Biggest Influences By Shakespeare
Shakespeare: Creation of Macbeth
Everyone interprets the play, Macbeth, differently. There are a couple basic themes, such as, human issues, love, ambition, and war. These all represent the play Macbeth. An important quote was once said by the witches, "Fair is foul and foul is fair." Which meant thing are not what they seem they are.
To Understand Macbeth, There Are Basic Terms:
- Soliloquy: Talking to yourself.
- Foreshadowing: To indicate what happened before.
- Paradox: A statement that is absurd, but could be true.
- Dramatic Irony: A plot device where the reader knows more than the character.
- Pun: A humorous use of a work or phrase.
- Alliteration: A commencement of two or more stressed syllables.
The Truth in Fiction
King Duncan - In 1,034 until 1,040, King Duncan was a king who was a terrible leader.
King Macbeth - In 1,040 until 1,057, an ambitious King Macbeth, good leader, but was defeated.
Witches - In the 15th, 16th, and 17th centuries, witches were all supposed to be burned, because of religious reasons. If a random woman was thought my anyone that she was a witch she would be burned. These women were smart, people were afraid because these women could control King Macbeth and the people.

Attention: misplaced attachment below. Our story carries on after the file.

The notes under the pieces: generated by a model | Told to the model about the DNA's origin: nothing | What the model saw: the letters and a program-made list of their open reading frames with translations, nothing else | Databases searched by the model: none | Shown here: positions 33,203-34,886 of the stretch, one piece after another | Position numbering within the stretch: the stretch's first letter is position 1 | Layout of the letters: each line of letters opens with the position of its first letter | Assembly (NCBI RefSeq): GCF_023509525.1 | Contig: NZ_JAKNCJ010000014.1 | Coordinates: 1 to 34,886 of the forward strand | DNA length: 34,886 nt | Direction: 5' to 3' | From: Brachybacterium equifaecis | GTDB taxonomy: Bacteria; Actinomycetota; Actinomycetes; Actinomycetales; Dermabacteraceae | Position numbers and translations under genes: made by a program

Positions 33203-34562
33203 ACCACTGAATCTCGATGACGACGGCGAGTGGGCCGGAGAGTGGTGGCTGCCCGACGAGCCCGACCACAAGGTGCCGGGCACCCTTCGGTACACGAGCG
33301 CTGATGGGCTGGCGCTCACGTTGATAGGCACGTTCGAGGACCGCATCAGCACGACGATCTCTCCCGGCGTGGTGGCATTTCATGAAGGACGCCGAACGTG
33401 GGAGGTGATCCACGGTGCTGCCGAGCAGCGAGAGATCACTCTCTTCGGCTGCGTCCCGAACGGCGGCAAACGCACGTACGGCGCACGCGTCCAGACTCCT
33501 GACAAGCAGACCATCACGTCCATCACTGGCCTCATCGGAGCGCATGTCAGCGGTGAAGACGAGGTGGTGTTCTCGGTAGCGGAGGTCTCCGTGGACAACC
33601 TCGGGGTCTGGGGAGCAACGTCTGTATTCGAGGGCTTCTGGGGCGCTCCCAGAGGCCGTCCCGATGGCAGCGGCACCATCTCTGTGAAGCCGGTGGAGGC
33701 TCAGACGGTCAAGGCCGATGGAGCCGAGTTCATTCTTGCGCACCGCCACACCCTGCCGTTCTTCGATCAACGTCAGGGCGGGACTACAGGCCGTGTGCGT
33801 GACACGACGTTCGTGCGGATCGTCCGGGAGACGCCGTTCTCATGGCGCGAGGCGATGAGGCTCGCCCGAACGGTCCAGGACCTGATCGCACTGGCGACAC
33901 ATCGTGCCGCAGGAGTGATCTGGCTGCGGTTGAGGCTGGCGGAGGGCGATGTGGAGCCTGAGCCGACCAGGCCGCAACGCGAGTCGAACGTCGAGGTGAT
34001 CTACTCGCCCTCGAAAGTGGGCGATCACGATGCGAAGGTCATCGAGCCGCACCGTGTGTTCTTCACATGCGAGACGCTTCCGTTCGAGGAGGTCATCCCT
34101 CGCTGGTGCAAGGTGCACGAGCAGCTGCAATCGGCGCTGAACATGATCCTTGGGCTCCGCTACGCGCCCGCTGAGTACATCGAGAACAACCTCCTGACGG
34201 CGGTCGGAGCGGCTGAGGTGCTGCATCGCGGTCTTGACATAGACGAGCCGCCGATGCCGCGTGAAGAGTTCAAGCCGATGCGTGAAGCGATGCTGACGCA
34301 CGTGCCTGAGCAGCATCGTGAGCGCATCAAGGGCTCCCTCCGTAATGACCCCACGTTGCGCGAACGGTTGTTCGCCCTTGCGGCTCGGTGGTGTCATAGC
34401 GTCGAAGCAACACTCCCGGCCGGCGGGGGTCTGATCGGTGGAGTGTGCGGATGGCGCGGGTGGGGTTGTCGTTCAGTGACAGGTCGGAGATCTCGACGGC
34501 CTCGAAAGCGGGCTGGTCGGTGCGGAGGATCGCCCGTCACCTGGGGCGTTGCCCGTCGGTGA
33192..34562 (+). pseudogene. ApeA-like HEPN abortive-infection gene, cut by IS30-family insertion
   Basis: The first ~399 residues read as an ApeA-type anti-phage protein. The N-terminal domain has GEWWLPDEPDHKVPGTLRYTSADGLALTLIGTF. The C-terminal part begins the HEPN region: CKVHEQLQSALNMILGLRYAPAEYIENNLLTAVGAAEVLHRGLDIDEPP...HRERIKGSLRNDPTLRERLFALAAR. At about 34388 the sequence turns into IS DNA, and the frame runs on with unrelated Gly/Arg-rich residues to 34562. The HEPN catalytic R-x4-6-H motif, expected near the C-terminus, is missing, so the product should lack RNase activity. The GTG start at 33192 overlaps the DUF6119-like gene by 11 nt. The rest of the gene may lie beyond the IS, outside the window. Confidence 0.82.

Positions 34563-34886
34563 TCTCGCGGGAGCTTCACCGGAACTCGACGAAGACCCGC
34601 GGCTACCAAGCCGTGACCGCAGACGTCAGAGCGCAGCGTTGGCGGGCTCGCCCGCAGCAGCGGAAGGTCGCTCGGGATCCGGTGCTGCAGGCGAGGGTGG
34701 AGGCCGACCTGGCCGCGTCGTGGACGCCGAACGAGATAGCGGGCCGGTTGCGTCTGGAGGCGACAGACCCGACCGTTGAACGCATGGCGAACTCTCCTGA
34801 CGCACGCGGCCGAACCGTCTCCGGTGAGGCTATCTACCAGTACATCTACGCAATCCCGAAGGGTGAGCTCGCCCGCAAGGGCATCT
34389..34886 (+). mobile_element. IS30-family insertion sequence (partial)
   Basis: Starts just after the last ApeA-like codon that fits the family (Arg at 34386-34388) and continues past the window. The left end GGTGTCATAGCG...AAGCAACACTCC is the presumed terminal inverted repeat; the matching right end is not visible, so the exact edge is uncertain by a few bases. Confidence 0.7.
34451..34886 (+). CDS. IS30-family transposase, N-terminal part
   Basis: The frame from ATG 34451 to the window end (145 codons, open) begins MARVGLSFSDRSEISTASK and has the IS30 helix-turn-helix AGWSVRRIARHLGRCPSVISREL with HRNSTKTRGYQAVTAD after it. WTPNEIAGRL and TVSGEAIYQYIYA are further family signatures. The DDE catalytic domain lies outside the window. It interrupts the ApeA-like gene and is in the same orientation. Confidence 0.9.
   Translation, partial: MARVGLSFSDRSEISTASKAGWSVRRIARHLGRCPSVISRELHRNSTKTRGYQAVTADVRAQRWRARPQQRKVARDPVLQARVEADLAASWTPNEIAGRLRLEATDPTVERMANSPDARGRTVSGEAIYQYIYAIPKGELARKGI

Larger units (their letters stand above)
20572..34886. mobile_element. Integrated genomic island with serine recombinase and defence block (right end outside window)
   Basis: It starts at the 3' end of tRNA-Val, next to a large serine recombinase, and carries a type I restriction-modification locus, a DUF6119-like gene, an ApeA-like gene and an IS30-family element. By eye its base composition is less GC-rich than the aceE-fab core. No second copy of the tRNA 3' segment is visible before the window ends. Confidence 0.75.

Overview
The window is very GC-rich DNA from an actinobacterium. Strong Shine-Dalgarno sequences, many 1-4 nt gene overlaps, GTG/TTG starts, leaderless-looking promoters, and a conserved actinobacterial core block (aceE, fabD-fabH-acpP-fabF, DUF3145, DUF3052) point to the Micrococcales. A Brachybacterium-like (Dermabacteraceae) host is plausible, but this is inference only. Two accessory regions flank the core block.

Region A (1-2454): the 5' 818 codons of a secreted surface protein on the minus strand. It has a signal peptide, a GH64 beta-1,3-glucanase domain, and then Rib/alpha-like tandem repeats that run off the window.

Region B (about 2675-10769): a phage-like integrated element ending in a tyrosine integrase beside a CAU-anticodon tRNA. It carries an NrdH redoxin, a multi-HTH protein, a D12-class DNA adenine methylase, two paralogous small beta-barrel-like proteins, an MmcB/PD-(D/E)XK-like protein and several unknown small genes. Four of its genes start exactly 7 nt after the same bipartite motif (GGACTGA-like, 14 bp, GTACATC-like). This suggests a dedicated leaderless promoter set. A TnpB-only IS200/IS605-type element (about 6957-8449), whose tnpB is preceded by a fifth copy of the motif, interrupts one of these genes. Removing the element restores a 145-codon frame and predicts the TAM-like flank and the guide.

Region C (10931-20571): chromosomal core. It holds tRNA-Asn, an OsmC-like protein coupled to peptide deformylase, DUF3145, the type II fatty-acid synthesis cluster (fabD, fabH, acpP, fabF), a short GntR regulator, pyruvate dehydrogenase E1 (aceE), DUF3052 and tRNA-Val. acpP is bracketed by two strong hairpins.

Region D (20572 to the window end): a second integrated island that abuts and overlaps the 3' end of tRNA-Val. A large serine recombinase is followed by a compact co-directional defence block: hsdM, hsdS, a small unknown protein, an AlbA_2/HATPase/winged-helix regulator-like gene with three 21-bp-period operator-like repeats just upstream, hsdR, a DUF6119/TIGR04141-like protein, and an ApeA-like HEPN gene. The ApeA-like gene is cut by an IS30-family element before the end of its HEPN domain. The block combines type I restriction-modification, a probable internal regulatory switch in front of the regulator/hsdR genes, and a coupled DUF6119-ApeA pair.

William Shakespeare Himself:
No one knows what William Shakespeare did in the years of 1585-1592. Later, he started writing letters and plays. His first plays were Henry 6th Part 1,2, and 3. After death, only then, was when his plays were published.
The Motherland of Macbeth, Scotland:
A famous 9th century fortress. For eight months, Dunnotar Castle fought and help up against Cromwell's army. At the end they won and protected all the Scottish Crown jewels.
The Scott Monument looks like a church that is buried under Princess Street. This is actually not a church, or a cathedral. If you climb way up to the top, you could see the whole town of Edinburgh.
A beautiful area of parks. 70 public parks are all in one area. While walking around you would notice a lot of parks, such as, Glasgow Green, a famous area for drying greens.